Not only the electric detonator of delay type but also the electric fuse of delay type has the same problem as that mentioned above.

In order to solve the above explained problem, the present inventors have disclosed a delay circuit for electric blasting in European Patent Publication No. EP 87308281.2 corresponding to U.S. co-pending application Ser. No. 97,834, in which the quartz vibrator or the ceramic vibrator is installed in the oscillating circuit and thus the exploding timing of delaying explosion can be determined highly precisely.

FIG. 1 is a circuit diagram showing the above mentioned known delay circuit for electric blasting This delay circuit 1 comprises a capacitor 2 for storing an electric energy supplied from a power supply source, an actuation circuit 3 for detecting that the supply of the electric energy from said power supply source to the capacitor 2 is stopped to produce an actuation signal, a clock pulse generating circuit 4 having a quartz vibrator or a ceramic vibrator which is energized with the electric energy stored in the capacitor 2 to generate clock pulses, a counting circuit 5 for initiating to count the clock pulses in response to said actuation signal and generating an igniting signal when a predetermined number of clock pulses has been counted thereby, and a switching circuit 6 for discharging therethrough the electric charge stored in the capacitor 2 to an ignition circuit in response to said ignition signal. The delay circuit 1 is connected to an igniting resistor 7 on which an igniting explosive 7a is applied.

In such construction of the delay circuit for electric blasting mentioned above, the actuation circuit is so designed as to generate the actuation signal when the actuation circuit detects the timing at which the supply of energy from the power supply source is stopped, until which the quartz vibrator or the ceramic vibrator installed in the circuit has entered into the stable condition, so that the above mentioned problem can be removed. To this end, the actuation circuit 3 for detecting that the supply of electric energy from the power supply source is stopped comprises a current limiting resistor 9 and a diode 10 connected in series with a main conductor 8a, potentiometer resistors 13, 15 connected across the main conductors 8a and 8b, a first transistor 14 having a base connected to a junction point of the resistors 11 and 12, a collector connected to the main conductor 8a via a resistor 13 and an emitter connected to the main conductor 8b, and a second transistor 16 having a base connected to the collector of the first transistor, a collector connected to the main conductor 8a through a resistor 15 and an emitter connected to the main conductor 8b. When a voltage is applied across input terminals P1, P2, a current flows through the resistors 11 and 12 and a base potential of the first transistor 14 becomes higher than an emitter potential, so that the first transistor 14 becomes conductive. Therefore, a base potential of the second transistor 16 becomes substantially equal to an emitter potential and the second transistor becomes non-conductive. In this manner, a potential at an output point Q of the actuation circuit 3 becomes substantially equal to the positive potential on the main conductor 8a.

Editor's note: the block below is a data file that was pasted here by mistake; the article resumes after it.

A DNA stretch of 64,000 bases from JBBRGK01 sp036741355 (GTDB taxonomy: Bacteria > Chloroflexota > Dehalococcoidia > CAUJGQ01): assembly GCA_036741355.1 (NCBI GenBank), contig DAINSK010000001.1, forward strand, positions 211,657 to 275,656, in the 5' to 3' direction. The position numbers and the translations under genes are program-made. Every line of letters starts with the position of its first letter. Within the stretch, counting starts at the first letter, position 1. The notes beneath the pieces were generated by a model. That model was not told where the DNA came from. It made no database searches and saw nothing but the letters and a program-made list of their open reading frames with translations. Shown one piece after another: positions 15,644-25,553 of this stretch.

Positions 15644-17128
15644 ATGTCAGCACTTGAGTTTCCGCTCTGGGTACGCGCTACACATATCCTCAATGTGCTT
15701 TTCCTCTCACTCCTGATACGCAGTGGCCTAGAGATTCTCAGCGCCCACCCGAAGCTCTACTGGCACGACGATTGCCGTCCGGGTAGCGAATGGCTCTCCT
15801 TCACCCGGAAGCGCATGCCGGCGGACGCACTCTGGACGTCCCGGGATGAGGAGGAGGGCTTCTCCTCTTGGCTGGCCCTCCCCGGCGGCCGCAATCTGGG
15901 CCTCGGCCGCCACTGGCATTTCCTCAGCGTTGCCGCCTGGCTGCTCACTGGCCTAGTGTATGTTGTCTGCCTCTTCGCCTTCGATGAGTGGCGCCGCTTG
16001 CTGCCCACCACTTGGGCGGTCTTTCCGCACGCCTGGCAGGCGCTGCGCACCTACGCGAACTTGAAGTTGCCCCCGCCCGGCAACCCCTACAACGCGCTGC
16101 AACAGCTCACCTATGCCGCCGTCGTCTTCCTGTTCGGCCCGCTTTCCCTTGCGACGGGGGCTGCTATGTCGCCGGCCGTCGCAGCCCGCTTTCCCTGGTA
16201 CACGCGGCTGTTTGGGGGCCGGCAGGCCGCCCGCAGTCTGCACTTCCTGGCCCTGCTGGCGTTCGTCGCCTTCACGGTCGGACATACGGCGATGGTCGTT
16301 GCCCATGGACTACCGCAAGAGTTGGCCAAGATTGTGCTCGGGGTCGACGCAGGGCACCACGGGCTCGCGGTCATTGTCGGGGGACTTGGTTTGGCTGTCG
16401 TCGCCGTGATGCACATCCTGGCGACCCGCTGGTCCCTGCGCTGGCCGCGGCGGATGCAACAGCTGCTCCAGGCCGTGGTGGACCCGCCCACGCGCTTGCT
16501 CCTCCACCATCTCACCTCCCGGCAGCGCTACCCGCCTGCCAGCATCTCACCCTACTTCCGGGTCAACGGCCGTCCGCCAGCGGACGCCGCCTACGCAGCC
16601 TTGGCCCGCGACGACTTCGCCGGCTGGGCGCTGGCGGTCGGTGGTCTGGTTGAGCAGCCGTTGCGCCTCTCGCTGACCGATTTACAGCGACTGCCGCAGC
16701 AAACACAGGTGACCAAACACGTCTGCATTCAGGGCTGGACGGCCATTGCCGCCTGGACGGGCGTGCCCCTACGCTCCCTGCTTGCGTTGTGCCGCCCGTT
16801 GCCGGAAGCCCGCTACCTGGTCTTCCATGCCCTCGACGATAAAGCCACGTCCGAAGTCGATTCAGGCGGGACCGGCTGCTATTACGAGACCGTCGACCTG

Across the main conductors 8a and 8b are connected capacitor 2, clock pulse generating circuit 4 and counting circuit 5. The clock pulse generating circuit 4 and counting circuit 5 initiate to operate when a voltage across the capacitor 2 exceeds the operation voltage, and the clock pulse generating circuit 4 starts to produce clock pulses.

In this actuation circuit 3, if the voltage applied to the actuation circuit 3 becomes zero when the supply of electric energy from the power supply source is stopped, the detonator can be operated precisely. That is to say, if the voltage applied to the circuit becomes zero within 0.1 ms after the supply of electric energy is stopped, the explosion could be highly precisely controlled.

However, in the practical circuit, there sometimes occurs a time delay until the applied voltage becomes down to the turn-off voltage (0.56 V) of the first transistor 16.

After the careful study, the inventors have proved the following causes of the operation time delay. One of the causes is a floating capacitance exiting across the input terminals P1, P2 of the delay circuit. For example, if the bus wires connected to the blaster or the pair of leg wires of the detonator are so long, there would exist the floating capacitance across the input terminals of the delay circuit. In such case, when the supply of electric energy from the blaster is stopped, the trailing edge of the waveform of the voltage would not become rectangular but sawtooth. Therefore, there would occur the operation time delay and the detonator could not be exploded at a precisely determined timing.